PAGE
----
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**Deveno** orthogonal projections are linear mappings so if:

P(1,1,1) = P(-1,1,1) then:

P(1,1,1) - P(-1,1,-1) = 0 that is:

P(2,0,2) = 0. if we are talking about an orthogonal projection on to a plane (so that dim(im(P)) = 2), this tells us that ker(P) = <(1,0,1)>, and this is a normal vector to the plane x + z = 0

(we can divide by 2 in the plane equation). let's call ker(P), U, and our plane x + z = 0, W = im(P). the fact that P is an orthogonal projection means: R^{3} = U⊕W = U⊕U^{⊥}

U has basis {(1,0,1)} and W has basis {(1,0,-1),(0,1,0)}.

since (1,0,0) = (1/2)(1,0,1) + (1/2)(1,0,-1), this tells us that P(1,0,0) = P(1/2,0,1/2) + P(1/2,0,-1/2) = (1/2,0,-1/2) <---first column of P

clearly P(0,1,0) = (0,1,0), since (0,1,0) is already in our plane W, and P fixes W.

finally, P(0,0,1) = P[(1/2)(1,0,1)] + P[(-1/2)(1,0,-1)] = (-1/2,0,1/2) <--3rd column of P, so

$\displaystyle P = \begin{bmatrix}\frac{1}{2}&0&-\frac{1}{2}\\0&1&0\\ -\frac{1}{2}&0&\frac{1}{2} \end{bmatrix}$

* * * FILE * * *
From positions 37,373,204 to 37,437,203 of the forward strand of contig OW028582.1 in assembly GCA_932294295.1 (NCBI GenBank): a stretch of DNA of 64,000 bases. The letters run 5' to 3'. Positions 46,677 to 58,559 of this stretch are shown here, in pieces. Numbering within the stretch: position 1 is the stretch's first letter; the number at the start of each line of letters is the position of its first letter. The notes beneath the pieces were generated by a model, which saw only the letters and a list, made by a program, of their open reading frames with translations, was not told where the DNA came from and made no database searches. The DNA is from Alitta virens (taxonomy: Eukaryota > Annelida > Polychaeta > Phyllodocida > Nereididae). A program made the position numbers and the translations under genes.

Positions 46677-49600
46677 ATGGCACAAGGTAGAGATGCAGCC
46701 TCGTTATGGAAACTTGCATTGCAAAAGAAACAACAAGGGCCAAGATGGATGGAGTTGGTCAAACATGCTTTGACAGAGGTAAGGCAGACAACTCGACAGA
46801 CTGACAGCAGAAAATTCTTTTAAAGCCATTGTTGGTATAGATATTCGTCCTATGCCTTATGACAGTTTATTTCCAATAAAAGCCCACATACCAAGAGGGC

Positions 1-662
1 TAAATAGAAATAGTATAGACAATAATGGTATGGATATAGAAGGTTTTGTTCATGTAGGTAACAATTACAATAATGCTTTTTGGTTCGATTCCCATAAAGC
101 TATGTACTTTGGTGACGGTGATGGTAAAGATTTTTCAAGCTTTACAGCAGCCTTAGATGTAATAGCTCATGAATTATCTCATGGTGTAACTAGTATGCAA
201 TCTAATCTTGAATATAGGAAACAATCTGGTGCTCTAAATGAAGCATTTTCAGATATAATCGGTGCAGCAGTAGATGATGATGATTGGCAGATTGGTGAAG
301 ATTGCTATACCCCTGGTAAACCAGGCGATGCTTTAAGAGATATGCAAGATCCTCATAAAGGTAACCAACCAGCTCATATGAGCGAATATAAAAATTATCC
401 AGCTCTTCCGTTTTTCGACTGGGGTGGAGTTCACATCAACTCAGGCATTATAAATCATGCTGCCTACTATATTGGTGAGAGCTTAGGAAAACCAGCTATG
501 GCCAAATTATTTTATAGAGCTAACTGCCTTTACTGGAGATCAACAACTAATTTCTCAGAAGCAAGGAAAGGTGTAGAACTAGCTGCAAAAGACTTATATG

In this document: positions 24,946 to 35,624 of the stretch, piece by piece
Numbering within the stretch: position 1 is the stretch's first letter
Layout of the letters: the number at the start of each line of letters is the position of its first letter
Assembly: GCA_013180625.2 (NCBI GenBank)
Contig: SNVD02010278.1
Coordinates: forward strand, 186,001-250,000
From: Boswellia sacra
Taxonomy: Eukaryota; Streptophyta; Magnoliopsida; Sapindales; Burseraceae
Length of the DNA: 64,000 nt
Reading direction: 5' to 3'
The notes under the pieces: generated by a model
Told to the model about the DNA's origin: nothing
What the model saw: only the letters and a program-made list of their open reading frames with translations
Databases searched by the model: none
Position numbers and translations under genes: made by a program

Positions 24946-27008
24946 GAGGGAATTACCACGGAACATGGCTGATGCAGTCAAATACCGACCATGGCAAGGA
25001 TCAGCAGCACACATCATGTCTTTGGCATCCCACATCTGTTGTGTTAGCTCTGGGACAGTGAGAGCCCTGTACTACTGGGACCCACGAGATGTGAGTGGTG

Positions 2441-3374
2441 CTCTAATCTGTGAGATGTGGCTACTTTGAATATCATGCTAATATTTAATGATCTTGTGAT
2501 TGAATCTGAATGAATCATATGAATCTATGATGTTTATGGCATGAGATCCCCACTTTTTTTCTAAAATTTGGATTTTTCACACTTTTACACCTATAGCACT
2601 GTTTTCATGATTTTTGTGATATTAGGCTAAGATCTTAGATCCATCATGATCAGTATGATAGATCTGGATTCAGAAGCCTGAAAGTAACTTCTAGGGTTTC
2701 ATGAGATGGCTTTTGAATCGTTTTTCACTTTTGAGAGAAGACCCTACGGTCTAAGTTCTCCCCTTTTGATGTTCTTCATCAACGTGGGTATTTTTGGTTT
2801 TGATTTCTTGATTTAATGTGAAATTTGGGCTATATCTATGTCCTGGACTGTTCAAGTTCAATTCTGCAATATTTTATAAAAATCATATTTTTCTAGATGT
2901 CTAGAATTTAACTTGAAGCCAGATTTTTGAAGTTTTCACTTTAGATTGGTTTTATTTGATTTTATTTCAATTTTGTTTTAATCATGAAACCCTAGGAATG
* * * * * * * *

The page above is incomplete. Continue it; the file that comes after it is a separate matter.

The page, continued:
one can easily verify that P^{2} = P (this is the defining property of reflections).

now our reflection R is a "reflection about W", so for v = u+w, where u is in U, and w is in W, R(v) = R(u) + R(w) = -u + w.

we can write this in terms of P like so:

for this same pair u,w: P(v) = P(u) + P(w) = 0 + w = w.

that is: u = v - P(v), and w = P(v), so:

R(v) = -u + w = -(v - P(v)) + P(v) = -v + P(v) + P(v) = 2P(v) - I(v) = (2P- I)(v), so that R = 2P - I or:

$\displaystyle R = \begin{bmatrix}0&0&-1\\0&1&0\\-1&0&0 \end{bmatrix}$

i always like to "make sure" my P and R do what the problem says they should do.

so let's verify that P(1,1,1) = P(-1,1,-1).

P(1,1,1) = (0,1,0).

P(-1,1,-1) = (0,1,0) <---see this point is NOT (0,0,0).

P(x,y,-x) = (x,y,-x) (the points (x,y,-x) are the points in W, the plane x + z = 0, oh look! these are all eigenvectors belonging to the eigenvalue 1), P leaves W fixed.

P(x,0,x) = (0,0,0) (yep, P "wipes out" all the normal vectors to W, also: these are eigenvectors of P belonging to the eigenvalue 0).

now let's verify that R does what it should.

R(x,y,z) = (-z,y,-x). so if (x,y,z) is in U (that is (x,y,z) = (x,0,x)):

R(x,0,x) = (-x,0,-x) = -(x,0,x) (hmm....eigenvectors of R with the eigenvalue -1).

R(x,y,-x) = (x,y,-x) (hmm....eigenvectors of R with the eigenvalue 1).

R indeed fixes W, and sends every element of U to its negative (on the "opposite side of W").

one last check: what is R(1,1,1)?

well, R(1,1,1) = (-1,1,-1), which is confusing to me, since you say the problem says R should map (1,1,1) to (-1,-1,1).